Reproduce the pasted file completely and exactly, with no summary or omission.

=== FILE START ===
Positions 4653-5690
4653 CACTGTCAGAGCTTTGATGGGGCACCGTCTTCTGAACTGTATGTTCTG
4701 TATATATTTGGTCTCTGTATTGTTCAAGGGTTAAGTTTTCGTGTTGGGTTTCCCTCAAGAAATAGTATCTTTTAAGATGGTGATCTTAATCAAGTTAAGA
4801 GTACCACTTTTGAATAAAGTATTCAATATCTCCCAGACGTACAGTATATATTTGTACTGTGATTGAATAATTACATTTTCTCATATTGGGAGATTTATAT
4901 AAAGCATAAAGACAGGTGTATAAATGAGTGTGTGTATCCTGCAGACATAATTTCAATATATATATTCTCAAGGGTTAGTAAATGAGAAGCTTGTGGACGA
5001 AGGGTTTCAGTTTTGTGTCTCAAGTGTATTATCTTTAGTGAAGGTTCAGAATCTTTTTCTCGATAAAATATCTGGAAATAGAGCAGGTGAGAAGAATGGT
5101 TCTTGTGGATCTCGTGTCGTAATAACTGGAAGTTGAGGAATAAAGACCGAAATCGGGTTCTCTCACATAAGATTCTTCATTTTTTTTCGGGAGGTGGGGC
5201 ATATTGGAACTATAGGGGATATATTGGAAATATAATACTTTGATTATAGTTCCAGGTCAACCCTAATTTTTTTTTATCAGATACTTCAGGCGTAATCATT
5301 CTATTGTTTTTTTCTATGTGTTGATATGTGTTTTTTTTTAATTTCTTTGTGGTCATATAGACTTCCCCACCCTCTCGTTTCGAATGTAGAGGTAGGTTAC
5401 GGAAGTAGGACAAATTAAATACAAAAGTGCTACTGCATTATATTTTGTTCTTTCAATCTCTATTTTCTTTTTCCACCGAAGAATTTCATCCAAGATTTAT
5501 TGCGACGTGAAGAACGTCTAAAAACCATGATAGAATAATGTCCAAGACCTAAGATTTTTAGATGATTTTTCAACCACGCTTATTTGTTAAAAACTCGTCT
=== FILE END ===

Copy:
Positions 4653-5690
4653 CACTGTCAGAGCTTTGATGGGGCACCGTCTTCTGAACTGTATGTTCTG
4701 TATATATTTGGTCTCTGTATTGTTCAAGGGTTAAGTTTTCGTGTTGGGTTTCCCTCAAGAAATAGTATCTTTTAAGATGGTGATCTTAATCAAGTTAAGA
4801 GTACCACTTTTGAATAAAGTATTCAATATCTCCCAGACGTACAGTATATATTTGTACTGTGATTGAATAATTACATTTTCTCATATTGGGAGATTTATAT
4901 AAAGCATAAAGACAGGTGTATAAATGAGTGTGTGTATCCTGCAGACATAATTTCAATATATATATTCTCAAGGGTTAGTAAATGAGAAGCTTGTGGACGA
5001 AGGGTTTCAGTTTTGTGTCTCAAGTGTATTATCTTTAGTGAAGGTTCAGAATCTTTTTCTCGATAAAATATCTGGAAATAGAGCAGGTGAGAAGAATGGT
5101 TCTTGTGGATCTCGTGTCGTAATAACTGGAAGTTGAGGAATAAAGACCGAAATCGGGTTCTCTCACATAAGATTCTTCATTTTTTTTCGGGAGGTGGGGC
5201 ATATTGGAACTATAGGGGATATATTGGAAATATAATACTTTGATTATAGTTCCAGGTCAACCCTAATTTTTTTTTATCAGATACTTCAGGCGTAATCATT
5301 CTATTGTTTTTTTCTATGTGTTGATATGTGTTTTTTTTTAATTTCTTTGTGGTCATATAGACTTCCCCACCCTCTCGTTTCGAATGTAGAGGTAGGTTAC
5401 GGAAGTAGGACAAATTAAATACAAAAGTGCTACTGCATTATATTTTGTTCTTTCAATCTCTATTTTCTTTTTCCACCGAAGAATTTCATCCAAGATTTAT
5501 TGCGACGTGAAGAACGTCTAAAAACCATGATAGAATAATGTCCAAGACCTAAGATTTTTAGATGATTTTTCAACCACGCTTATTTGTTAAAAACTCGTCT